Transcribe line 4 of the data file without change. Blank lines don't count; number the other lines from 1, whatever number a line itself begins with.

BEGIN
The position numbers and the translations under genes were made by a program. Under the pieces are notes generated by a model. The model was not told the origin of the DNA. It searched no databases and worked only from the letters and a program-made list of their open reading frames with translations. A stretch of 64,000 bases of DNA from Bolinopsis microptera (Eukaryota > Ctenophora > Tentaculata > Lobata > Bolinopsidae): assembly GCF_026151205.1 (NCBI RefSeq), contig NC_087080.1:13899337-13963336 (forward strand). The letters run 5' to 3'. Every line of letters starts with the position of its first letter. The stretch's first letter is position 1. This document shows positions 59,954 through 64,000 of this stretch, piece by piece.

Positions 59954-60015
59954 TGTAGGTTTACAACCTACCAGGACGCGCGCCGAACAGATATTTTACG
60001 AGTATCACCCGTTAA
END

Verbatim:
60001 AGTATCACCCGTTAA